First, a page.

Meds and Transition from Child to Adult

Question:
use of medicationsAs a parent of two children one diagnosed with ADD and the other ADHD, I am curious about the continuing use of medications after high school or college.  I’ve heard claims that as these children mature and enter into jobs they find interesting, the need for meds will disappear.  I’ve also heard this theory is no longer conventional wisdom and the need for these meds persist into adulthood.  I would be interested in the views and experiences of those folks who made this transition.  I am also curious if you believe the ADD vs ADHD had any bearing on the need for continuing with meds or not.  If you no longer take meds did you stop because they were no longer needed, because of unpleasant side effects, or because they were no longer working?  If they were no longer needed, were there any clues or other indications that you could point to that led you to believe you could discontinue the meds without the return of the symptoms or did you simply stop and wait to see what happened?  Lastly, as an adult do you prefer to take your medications on a regular schedule, just when you think you may need them or do you like to mix in a holiday here and there?  Thanks to any who care to respond!

Response:
As a parent of two children one diagnosed with ADD and the other ADHD, I am curious about the continuing use of medications after high school or college. I’ve heard claims that as these children mature and enter into jobs they find interesting, the need for meds will disappear. I’ve also heard this theory is no longer conventional wisdom and the need for these meds persist into adulthood.  I would be interested in the views and experiences of those folks who made this transition.

Meds and Transition from Child to Adult

As a mom of an ADHD son who is now a young adult and college student, I can say for one thing for certain: whether or not these children choose to take medication, use an ADHD coach, take advantage of supports and accommodations offered by schools or employers, etc., is no longer within their mom’s control. Don’t know if that’s a good thing or a bad thing. If it’s any comfort, I will say that I see increased organizational skills and more of a willingness to use tools like a PDA, than I did when my son was in high school. His priorities now seem more mature too. OTOH, he’s still very restless, still loses things regularly, still procrastinates, is still quite impulsive. Nancy Unique, like everyone else.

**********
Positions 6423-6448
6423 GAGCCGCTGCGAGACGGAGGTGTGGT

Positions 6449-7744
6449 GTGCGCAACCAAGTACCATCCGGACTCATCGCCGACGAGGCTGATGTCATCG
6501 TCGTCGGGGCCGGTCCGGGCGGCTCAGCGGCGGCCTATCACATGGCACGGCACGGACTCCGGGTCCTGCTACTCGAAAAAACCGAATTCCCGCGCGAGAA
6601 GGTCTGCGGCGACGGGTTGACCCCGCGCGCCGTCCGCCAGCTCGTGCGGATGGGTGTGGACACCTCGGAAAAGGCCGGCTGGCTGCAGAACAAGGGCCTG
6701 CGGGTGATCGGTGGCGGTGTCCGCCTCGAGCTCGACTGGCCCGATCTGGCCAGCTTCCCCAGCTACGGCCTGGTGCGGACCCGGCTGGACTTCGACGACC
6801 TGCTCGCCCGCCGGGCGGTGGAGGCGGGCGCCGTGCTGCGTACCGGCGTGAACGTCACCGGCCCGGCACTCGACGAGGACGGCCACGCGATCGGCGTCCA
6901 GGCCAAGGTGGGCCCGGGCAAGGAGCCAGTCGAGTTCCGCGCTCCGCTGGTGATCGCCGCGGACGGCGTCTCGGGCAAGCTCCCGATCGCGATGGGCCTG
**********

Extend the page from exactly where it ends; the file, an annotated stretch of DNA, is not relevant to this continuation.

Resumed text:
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Response:
As a parent of two children one diagnosed with ADD and the other ADHD, I am curious about the continuing use of medications after high school or college.  I’ve heard claims that as these children mature and enter into jobs they find interesting, the need for meds will disappear.

That didn’t happen to me. I matured from an ADD child into an ADDult. As a young child I accidentally had some medical help with my ADD, because I was asthmatic and supposed to take ephedrine pills as required to help me breathe properly. It didn’t take me long to discover that in small amounts (about a third of a pill) they helped me to concentrate. Unfortunately I grew out of the asthma and lost my ephedrine pills in my early teens. Procrastination and appallingly bad self-organisation and time management have made a mess of every job I’ve ever had, with the exception of those very simple low-level jobs where you turn up, do simple things that people tell you to do, and then go home. I was very lucky to be clever enough that paying absolutely minimal attention in school was enough to win me prizes. But I was very unpopular because without doing any homework or revision I’d at least be near the top of the class in any subject which interested me. I only discovered I was ADD when I was in my fifties. I went through a very long struggle trying to get diagnosed and treated by a very hostile medical service, e.g. “How could you possibly imagine you have a learning disorder when you have a postgraduate degree?” “Adult ADD is an American fad diagnosis which doesn’t exist!” I’ve also heard this theory is no longer conventional wisdom and the need for these meds persist into adulthood.  I would be interested in the views and experiences of those folks who made this transition.